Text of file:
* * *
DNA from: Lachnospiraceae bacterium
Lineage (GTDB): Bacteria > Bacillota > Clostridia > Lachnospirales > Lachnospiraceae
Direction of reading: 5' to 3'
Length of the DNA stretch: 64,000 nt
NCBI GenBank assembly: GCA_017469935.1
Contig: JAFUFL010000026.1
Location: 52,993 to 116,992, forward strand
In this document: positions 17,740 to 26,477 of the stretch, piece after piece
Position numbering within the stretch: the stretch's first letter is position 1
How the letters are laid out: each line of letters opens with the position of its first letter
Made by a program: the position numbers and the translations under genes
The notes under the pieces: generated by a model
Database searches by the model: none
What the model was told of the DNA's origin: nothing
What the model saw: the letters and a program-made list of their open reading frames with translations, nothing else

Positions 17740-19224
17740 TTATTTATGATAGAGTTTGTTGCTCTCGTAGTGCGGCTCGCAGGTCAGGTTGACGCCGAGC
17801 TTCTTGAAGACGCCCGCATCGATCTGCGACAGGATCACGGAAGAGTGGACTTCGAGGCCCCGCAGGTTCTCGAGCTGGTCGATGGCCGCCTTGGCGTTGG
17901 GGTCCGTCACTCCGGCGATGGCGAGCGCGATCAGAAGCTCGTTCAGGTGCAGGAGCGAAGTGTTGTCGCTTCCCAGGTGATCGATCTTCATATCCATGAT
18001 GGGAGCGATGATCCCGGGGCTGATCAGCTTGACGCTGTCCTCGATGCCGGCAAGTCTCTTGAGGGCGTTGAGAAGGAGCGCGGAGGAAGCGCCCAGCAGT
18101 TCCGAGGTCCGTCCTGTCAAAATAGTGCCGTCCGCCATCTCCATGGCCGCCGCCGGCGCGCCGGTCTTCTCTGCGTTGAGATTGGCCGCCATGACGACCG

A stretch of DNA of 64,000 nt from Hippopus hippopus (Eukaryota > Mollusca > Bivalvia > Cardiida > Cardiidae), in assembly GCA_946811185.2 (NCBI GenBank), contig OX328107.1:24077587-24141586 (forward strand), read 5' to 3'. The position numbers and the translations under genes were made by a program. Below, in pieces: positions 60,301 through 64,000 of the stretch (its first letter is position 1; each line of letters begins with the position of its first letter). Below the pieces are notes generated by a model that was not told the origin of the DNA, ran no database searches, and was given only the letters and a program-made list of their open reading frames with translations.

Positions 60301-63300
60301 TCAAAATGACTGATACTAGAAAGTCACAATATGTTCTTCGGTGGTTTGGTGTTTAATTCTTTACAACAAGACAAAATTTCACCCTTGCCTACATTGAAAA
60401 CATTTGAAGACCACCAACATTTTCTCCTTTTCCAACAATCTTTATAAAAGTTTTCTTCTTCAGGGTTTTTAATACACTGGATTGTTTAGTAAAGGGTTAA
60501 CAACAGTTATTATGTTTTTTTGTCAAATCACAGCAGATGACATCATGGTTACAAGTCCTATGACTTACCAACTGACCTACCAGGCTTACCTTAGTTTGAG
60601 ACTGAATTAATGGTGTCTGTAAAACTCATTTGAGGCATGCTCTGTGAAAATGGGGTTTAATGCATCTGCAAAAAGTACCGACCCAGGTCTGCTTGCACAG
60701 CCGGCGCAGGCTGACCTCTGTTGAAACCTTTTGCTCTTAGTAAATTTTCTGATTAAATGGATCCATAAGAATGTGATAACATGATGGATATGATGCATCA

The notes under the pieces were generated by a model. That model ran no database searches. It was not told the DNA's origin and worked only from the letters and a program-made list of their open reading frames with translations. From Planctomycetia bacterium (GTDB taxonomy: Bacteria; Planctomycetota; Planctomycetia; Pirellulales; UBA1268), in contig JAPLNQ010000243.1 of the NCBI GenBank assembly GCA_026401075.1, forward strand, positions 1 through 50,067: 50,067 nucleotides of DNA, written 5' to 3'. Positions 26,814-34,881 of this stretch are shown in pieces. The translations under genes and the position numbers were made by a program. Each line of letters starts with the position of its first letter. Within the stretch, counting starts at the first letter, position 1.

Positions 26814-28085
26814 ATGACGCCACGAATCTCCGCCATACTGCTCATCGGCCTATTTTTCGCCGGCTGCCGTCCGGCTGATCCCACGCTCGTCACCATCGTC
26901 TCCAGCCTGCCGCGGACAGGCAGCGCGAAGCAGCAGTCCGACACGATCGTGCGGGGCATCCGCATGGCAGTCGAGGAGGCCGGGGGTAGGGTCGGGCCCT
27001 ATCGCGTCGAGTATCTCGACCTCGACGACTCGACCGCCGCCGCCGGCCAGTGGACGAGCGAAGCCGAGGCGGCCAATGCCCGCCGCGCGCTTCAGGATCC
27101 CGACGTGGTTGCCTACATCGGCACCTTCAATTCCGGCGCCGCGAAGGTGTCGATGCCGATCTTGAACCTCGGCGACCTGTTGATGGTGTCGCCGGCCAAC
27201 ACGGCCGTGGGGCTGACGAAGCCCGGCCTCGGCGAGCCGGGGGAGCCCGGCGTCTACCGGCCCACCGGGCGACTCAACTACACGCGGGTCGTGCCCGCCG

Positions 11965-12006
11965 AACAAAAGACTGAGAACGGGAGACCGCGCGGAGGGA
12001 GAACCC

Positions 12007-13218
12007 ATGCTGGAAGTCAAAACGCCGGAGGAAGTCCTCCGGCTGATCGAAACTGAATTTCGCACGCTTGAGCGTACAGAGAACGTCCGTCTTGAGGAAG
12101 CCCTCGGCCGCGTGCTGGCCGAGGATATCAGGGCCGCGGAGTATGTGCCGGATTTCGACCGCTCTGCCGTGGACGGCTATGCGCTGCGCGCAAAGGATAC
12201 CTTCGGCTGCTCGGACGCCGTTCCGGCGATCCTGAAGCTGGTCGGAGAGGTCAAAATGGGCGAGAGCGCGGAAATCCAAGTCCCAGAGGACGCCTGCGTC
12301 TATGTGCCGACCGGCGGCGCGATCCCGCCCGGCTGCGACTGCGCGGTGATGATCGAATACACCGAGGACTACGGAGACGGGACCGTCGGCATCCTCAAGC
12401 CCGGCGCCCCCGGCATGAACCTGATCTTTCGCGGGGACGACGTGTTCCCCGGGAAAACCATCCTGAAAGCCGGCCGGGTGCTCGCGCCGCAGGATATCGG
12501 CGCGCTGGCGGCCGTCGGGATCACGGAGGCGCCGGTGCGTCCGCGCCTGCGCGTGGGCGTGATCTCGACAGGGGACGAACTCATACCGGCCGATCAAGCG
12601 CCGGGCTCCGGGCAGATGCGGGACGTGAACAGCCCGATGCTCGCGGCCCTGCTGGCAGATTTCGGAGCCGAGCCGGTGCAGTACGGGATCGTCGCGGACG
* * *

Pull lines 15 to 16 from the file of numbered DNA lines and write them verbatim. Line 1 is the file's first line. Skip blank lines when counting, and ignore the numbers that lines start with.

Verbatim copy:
What the model saw: the letters and a program-made list of their open reading frames with translations, nothing else

Positions 17740-19224